Foundation Deposits and Strategies of Place-Making at Tell el-Dab'a/Avaris
By: Miriam Müller
Abstract: Foundation ceremonies are well known from the Egyptian royal and sacred spheres: They mark the beginning of construction work and ensure the effectiveness and longevity of the building to which they belong. One important component of these ceremonies is the foundation deposit, which is often placed under the corners of a temple or tomb and contain various items. Although foundation deposits are also attested in connection with profane architecture, such as storage buildings belonging to the royal household, they are uncommon in the nonelite sphere. The author discusses the evidence for this practice from a neighborhood of the ancient city of Avaris (Tell el-Dab'a) in the eastern Nile Delta. These finds are evaluated in light of comparative evidence from other parts of Egypt and the Near East. The author concludes that domestic foundation rituals are essentially poorer versions of royal ones, serving to sanctify, protect, commemorate, and elaborate. The evidence for this practice at Tell el-Dab'a furthermore hints at a mixture of Near Eastern and Egyptian elements at the site, opening up a new area of research in Egyptian domestic architecture.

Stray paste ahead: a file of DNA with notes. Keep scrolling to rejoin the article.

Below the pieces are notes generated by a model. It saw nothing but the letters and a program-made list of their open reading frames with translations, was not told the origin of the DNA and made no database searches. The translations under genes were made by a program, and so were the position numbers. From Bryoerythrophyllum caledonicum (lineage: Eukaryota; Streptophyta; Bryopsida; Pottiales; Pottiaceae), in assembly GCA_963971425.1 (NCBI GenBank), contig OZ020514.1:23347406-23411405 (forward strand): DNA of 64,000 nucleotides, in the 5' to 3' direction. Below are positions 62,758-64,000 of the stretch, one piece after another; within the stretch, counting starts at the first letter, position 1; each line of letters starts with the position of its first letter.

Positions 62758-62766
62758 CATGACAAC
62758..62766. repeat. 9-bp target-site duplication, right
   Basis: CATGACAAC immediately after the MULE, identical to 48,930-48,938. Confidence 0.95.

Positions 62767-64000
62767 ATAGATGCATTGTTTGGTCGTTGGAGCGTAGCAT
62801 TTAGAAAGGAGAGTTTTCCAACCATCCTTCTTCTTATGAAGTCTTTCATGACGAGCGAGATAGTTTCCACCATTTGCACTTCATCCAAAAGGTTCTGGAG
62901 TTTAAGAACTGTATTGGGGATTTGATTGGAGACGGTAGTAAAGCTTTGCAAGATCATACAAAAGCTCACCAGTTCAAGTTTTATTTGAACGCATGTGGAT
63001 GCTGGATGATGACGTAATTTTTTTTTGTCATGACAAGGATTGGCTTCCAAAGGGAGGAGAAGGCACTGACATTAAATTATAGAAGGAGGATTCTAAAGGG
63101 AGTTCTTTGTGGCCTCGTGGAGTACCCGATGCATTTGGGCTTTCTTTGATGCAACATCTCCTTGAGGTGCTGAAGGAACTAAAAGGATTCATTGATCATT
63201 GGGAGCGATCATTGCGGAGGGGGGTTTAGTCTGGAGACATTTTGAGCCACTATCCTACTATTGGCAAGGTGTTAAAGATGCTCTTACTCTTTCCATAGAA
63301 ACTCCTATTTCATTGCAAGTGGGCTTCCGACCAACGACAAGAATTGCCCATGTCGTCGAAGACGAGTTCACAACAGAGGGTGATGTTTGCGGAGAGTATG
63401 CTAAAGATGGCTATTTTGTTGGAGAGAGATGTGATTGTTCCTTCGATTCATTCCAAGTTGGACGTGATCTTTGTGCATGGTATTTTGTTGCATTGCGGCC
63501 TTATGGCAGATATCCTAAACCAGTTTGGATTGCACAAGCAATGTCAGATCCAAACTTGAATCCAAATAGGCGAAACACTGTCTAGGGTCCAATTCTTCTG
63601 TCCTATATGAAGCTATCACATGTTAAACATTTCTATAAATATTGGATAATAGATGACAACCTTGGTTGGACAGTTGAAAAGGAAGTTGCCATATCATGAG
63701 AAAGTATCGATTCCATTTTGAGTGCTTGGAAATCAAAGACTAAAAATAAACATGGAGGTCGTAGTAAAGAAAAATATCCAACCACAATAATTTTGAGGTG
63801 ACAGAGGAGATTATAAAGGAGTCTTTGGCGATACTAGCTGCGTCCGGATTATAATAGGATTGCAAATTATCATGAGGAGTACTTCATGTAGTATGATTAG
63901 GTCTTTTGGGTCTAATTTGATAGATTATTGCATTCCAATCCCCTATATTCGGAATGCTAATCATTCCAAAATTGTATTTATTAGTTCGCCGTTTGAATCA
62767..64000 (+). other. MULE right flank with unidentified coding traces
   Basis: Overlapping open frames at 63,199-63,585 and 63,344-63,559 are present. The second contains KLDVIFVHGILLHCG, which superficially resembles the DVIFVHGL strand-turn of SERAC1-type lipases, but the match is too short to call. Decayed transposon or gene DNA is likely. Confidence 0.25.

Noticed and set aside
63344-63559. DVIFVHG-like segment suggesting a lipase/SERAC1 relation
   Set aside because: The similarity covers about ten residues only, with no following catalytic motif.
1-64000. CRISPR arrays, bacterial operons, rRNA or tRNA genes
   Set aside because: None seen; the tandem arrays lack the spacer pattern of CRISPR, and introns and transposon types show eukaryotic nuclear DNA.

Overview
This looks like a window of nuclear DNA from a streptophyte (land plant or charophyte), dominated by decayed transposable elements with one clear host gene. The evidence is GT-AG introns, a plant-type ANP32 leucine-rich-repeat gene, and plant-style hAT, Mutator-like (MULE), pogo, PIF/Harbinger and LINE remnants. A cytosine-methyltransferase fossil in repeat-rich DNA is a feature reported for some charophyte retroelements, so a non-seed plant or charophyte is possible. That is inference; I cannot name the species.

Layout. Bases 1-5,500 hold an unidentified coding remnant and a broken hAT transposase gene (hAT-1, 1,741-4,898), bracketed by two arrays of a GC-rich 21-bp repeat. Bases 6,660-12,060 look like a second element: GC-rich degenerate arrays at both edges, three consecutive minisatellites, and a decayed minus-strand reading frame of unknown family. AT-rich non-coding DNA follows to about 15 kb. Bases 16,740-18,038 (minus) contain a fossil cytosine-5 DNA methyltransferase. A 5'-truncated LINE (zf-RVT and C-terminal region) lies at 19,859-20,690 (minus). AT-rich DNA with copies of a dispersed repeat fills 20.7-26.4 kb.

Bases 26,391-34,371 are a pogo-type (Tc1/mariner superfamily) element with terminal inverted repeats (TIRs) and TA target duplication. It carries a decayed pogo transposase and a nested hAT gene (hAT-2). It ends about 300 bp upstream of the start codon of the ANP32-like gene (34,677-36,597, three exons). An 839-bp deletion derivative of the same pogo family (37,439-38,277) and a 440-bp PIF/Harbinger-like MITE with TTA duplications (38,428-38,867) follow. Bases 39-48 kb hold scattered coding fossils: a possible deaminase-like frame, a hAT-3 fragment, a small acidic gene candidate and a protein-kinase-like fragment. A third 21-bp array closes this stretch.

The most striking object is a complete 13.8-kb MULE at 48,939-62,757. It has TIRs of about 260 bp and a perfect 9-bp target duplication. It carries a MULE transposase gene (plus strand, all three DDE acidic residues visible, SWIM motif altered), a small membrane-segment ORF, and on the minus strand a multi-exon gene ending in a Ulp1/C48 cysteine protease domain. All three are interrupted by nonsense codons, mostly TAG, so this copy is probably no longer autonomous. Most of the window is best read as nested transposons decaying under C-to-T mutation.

Residential Burial and Social Memory in the Middle Bronze Age Levant
By: Melissa S. Cradic
Abstract: Disposal of the dead within occupied buildings of the Middle Bronze Age Levant, or intramural burial, offered inhabitants a way of closely interacting with the physical remains of the deceased. Residential burials provided permanent spatial connections between the living and the dead and served as loci of social memory for the intergenerational household. Drawing on archaeological evidence from Tel Megiddo, this article presents a model for residential burial and social memory focusing on the diversity of body disposal methods. Burials inside the settlement varied significantly in terms of type and architecture, body disposal methods, and grave goods. In several cases, burials were reopened periodically to reposition corpses while others were never disturbed. The author argues that the high degree of diversity within this mortuary corpus relates to differential social roles of the deceased after burial, and that mourners' close encounters with deceased bodies transformed the status of the dead in a complex and protracted sequence of funerary rituals.